What to expect for LGBT+ rights in 2020?

4 minutes read

2020 looks like it will be a critical year for LGBT+ rights around the world. Predictions are hard to make, but here’s some issues I’m expecting to dominate the LGBT+ rights agenda in 2020.

2019 drew to an end with some great news from Belize: The Court of Appeals ruled that the constitutional prohibition on sex discrimination includes sexual orientation. While the ruling is a great victory, more work will need to be done to make sure the state corrects the practice of exclusion in a new piece of legislation. 

LGBT+ activists will keep taking the fight for LGBT+ rights to the courts in many countries, like the cases for marriage equality and access to public housing in Hong Kong and decriminalization of same-sex relationships in Mauritius and Kenya. In 2020, we will stand with our partners and support their work on these and other cases. 

In 2015 the Mexican Supreme Court outlawed all bans on marriage equality, but in December 2019 a constitutional amendment put forward by the ruling party forced any state that hasn't complied with the ruling to do so. All Out will work with our partners to push all 13 Mexican states without marriage equality to change their civil codes in 2020.

Meanwhile, Costa Rica will offer marriage equality by 26 May 2020 thanks to a Supreme Court ruling from August 2018.

After Taiwan was the first country in Asia to pass marriage equality, China will review the draft of the new civil code in March 2020. Legalising same-sex marriage was among the top suggestions made by the Chinese public.

Challenges and opportunities to advancing LGBT+ rights

 

Alongside these great opportunities for LGBT+ people, some challenges lie ahead of us in 2020 and All Out will be there to help partners on the ground.

January 27 marked the 75th anniversary of the liberation of Auschwitz-Birkenau concentration camp. With Poland, Russia, and other countries in Europe seeing unprecedented acts of hate, fuelled by rising forces of fascism, this was an occasion to reflect on Europe’s past and how to prevent history from repeating itself.

Brexit became a reality on January 31. According to some lawyers and activists, this could have an impact on the lives of LGBT+ people in the UK. All Out will work with partners on the ground to ensure that LGBT+ rights are protected during and after Brexit.

The World Expo takes place in Dubai later this year, a country which punishes same-sex relationships with up to 10 years in prison. We will have a critical opportunity to mobilize and raise global awareness about the persecution of LGBT+ people happening in Dubai.

Brazil's Supreme Court made a historic decision in 2019: discrimination against LGBT+ people should be treated as a crime. But there's still a lot of work to do to make sure LGBT+ people are safe. Every month, dozens of LGBT+ people are murdered in Brazil. Countless others survive horrible, violent attacks. Most of the time, there is no punishment for the perpetrators. No justice, no dignity, no peace. We owe it to our LGBT+ friends and siblings to keep fighting throughout 2020.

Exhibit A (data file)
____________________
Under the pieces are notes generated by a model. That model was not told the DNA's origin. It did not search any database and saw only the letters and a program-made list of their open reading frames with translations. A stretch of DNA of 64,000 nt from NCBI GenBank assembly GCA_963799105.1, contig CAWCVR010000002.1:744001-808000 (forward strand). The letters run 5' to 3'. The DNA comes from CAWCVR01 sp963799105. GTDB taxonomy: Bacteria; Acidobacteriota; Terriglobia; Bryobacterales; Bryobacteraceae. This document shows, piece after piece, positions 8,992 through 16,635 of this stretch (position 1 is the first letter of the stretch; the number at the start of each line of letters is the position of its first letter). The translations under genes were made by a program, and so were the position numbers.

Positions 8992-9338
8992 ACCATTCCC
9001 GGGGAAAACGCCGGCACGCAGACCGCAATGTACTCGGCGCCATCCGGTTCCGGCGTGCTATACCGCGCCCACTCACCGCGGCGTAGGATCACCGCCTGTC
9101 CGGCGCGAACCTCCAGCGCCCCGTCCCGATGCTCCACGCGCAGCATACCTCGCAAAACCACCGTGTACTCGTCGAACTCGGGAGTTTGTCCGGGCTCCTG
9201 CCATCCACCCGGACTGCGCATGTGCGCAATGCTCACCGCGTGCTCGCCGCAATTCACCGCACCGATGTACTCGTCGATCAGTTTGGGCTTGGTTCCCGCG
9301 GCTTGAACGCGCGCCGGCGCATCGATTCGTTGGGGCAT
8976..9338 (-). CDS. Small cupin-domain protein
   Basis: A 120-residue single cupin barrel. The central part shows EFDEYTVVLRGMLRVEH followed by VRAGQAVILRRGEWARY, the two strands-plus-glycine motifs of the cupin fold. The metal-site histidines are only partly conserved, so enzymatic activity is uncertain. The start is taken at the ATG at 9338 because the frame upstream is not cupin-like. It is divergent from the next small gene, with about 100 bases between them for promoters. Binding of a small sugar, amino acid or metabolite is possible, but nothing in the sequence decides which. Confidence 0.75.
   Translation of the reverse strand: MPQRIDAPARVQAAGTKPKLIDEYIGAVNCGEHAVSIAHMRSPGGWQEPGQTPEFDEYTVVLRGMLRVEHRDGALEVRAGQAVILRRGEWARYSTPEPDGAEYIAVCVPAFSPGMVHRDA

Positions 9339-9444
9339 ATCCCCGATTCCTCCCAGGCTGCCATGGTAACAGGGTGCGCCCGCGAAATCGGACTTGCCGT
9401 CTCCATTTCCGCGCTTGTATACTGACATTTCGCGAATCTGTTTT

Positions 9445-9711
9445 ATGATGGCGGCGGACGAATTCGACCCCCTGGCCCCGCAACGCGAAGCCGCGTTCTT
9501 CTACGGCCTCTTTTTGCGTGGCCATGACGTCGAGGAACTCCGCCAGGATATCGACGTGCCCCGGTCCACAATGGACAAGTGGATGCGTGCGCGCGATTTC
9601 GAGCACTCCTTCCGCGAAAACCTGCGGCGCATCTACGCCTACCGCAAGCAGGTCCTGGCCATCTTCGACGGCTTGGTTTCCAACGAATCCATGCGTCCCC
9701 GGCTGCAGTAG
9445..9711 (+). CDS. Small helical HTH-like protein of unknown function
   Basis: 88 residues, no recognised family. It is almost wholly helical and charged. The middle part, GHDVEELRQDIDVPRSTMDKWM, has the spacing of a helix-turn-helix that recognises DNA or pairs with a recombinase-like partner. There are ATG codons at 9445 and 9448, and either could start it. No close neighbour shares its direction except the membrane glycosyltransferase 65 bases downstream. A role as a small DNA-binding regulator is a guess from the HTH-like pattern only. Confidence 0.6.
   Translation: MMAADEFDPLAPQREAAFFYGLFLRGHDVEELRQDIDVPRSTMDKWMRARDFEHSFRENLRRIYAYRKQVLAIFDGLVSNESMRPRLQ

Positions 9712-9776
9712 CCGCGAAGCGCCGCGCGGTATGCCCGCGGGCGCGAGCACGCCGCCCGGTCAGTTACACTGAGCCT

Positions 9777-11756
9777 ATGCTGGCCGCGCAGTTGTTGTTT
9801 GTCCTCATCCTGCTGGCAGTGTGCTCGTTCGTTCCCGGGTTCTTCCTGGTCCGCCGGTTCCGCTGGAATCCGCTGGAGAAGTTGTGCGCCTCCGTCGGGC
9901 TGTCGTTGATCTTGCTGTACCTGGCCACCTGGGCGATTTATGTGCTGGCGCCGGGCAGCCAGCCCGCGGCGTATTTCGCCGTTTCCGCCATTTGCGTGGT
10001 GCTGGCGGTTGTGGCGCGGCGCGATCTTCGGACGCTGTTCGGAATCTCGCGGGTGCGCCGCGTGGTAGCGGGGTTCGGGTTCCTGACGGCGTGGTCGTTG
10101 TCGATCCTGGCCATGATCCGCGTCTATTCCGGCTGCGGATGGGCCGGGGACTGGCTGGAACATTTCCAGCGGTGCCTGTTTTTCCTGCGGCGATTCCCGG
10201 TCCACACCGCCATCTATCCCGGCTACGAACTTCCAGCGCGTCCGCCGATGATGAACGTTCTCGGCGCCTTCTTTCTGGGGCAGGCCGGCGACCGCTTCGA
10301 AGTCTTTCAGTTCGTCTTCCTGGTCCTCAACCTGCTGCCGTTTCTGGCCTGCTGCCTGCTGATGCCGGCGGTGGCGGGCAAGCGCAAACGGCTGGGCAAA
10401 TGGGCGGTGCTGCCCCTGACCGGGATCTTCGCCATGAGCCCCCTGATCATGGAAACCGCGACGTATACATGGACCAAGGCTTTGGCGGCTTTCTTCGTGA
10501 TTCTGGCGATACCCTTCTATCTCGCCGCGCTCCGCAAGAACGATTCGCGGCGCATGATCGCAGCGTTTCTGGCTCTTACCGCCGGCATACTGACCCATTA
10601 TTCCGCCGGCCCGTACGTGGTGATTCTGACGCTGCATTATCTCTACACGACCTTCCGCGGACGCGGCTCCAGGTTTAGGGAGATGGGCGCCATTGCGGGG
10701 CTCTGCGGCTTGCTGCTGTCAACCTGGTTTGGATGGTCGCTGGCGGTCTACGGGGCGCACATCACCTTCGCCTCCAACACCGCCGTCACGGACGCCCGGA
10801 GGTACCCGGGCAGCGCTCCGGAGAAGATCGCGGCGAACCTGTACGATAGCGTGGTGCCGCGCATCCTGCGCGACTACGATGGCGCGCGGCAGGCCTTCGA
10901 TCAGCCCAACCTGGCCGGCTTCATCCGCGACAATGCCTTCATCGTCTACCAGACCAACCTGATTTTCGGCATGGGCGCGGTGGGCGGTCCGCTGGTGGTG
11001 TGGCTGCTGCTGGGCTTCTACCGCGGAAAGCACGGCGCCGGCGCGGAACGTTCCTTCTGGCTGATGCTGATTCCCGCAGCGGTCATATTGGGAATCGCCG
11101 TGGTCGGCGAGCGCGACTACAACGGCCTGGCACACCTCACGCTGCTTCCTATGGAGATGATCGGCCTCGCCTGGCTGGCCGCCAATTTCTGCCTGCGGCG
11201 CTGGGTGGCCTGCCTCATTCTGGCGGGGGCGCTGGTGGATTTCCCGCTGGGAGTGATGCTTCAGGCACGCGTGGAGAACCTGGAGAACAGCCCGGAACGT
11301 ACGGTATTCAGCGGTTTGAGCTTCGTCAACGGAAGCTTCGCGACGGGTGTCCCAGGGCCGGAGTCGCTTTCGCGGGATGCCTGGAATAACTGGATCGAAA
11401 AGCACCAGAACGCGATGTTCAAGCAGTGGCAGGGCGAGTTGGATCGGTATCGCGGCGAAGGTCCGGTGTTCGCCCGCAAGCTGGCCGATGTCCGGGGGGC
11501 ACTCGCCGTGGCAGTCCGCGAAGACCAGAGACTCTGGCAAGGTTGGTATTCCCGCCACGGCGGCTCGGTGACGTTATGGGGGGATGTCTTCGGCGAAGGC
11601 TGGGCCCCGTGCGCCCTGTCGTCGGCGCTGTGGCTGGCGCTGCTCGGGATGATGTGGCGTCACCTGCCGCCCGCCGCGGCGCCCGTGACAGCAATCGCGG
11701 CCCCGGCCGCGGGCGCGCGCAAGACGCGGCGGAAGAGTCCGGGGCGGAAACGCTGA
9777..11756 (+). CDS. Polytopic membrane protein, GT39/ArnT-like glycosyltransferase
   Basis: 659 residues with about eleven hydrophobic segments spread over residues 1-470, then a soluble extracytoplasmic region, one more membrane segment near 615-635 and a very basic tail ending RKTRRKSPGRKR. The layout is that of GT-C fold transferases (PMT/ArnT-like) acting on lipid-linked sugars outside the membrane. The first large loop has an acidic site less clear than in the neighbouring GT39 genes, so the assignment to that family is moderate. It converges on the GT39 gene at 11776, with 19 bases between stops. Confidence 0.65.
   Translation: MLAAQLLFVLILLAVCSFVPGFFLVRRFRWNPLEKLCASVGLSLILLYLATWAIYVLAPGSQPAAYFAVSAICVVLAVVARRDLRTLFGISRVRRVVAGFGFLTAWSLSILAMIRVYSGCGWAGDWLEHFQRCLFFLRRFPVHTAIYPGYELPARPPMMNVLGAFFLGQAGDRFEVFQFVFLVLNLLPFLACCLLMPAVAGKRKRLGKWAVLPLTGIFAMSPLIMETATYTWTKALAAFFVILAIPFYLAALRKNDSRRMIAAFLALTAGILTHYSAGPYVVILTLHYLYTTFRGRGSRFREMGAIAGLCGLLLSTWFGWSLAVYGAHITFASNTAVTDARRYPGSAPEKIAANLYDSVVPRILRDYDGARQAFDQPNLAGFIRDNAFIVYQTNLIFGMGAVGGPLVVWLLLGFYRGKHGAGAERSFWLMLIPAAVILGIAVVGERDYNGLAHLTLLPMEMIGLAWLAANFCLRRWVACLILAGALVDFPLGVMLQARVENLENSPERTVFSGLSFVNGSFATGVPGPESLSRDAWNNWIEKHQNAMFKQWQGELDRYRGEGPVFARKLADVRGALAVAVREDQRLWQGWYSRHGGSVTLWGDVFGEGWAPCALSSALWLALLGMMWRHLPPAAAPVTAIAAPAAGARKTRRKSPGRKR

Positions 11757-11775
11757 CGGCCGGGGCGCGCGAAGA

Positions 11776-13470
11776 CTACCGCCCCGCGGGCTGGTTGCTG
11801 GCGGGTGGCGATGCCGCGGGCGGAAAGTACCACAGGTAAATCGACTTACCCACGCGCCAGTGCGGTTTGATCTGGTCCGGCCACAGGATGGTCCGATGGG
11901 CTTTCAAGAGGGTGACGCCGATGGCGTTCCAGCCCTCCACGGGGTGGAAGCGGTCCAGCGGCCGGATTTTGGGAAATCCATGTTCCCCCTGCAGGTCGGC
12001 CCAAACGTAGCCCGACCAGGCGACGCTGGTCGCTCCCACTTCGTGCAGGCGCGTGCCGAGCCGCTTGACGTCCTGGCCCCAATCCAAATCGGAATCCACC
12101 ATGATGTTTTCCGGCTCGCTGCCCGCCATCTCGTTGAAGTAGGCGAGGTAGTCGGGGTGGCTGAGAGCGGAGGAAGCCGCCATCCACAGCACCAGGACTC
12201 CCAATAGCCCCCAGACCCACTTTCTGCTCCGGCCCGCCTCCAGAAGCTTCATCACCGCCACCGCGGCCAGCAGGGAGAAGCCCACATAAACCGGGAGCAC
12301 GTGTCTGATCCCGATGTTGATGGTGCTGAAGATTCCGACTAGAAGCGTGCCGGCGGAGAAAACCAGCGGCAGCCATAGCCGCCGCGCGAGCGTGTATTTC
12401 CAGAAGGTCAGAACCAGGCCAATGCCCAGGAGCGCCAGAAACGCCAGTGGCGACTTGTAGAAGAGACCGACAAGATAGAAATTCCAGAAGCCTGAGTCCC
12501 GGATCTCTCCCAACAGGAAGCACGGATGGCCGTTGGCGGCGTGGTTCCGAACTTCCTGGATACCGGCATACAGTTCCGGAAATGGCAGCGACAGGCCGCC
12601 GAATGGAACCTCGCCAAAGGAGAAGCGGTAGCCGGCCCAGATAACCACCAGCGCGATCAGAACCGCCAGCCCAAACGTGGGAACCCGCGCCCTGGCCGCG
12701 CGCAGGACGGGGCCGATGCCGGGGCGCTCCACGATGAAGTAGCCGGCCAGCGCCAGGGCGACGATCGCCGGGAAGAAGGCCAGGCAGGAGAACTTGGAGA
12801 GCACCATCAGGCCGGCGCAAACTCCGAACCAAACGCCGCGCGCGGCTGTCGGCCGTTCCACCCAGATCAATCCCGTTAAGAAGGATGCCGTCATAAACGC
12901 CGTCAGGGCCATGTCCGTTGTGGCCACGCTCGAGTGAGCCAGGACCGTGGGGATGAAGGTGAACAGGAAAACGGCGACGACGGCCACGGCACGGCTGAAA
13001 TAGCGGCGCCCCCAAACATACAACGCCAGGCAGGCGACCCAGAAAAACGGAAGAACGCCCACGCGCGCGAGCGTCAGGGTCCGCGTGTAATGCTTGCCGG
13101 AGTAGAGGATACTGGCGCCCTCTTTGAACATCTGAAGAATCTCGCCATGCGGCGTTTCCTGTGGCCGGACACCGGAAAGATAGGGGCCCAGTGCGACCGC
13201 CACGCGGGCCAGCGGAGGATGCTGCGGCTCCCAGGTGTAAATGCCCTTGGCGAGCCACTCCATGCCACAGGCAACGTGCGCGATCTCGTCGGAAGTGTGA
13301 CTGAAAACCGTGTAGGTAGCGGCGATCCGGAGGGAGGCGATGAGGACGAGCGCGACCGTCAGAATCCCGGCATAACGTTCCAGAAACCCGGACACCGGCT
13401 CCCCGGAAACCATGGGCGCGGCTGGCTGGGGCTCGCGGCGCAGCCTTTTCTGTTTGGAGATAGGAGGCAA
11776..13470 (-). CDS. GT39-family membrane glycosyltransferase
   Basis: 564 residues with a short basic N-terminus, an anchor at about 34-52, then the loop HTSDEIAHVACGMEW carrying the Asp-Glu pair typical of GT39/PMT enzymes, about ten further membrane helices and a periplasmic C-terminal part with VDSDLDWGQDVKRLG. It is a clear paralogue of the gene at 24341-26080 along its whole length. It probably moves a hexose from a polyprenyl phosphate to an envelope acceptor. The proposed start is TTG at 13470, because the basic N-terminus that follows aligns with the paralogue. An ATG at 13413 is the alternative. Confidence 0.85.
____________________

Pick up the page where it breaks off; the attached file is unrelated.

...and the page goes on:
Ana and Leandro, All Out activists in Brazil, in delivering All Out's petitions signatures to the Brazil Supreme Court .

The Australian government is promoting the Religious Freedom Bill which will compromise the rights to healthcare, education, employment and the safety of LGBT+ people. One of our members has already launched a campaign to stop it.

And then, of course, there will be the 2020 US presidential election. The implications of the 2020 US presidential election are far-reaching. According to Law Professor Noah Feldman, “Unless the Democrats win both the presidency and the Senate in 2020, the next decade will likely see a sharp turn to the right on the [Supreme] [C]ourt.” We all know how influential the Supreme Court can be on the lives of LGBT+ people.

The election could also have a deep impact at the state level. As Jessica Stern, Executive Director of OutRight Action International, said to BuzzFeed, “there are fewer powerful states that we can count on, and there are more powerful states that are hostile to LGBTIQ rights.”

The consequences of this have already played out in recent years. Andrew Gilmour, the outgoing UN Assistant Secretary General for Human Rights, told The Associated Press that “populist authoritarian nationalists” in North America, South America, Europe, and Asia are responsible for a backlash against human rights, including those of LGBT+ people, and “a whole closing of civil society space.”

Together, we can stop this backlash and ensure that 2020 is marked by strong moves towards equality, dignity and justice for LGBT+ communities everywhere.

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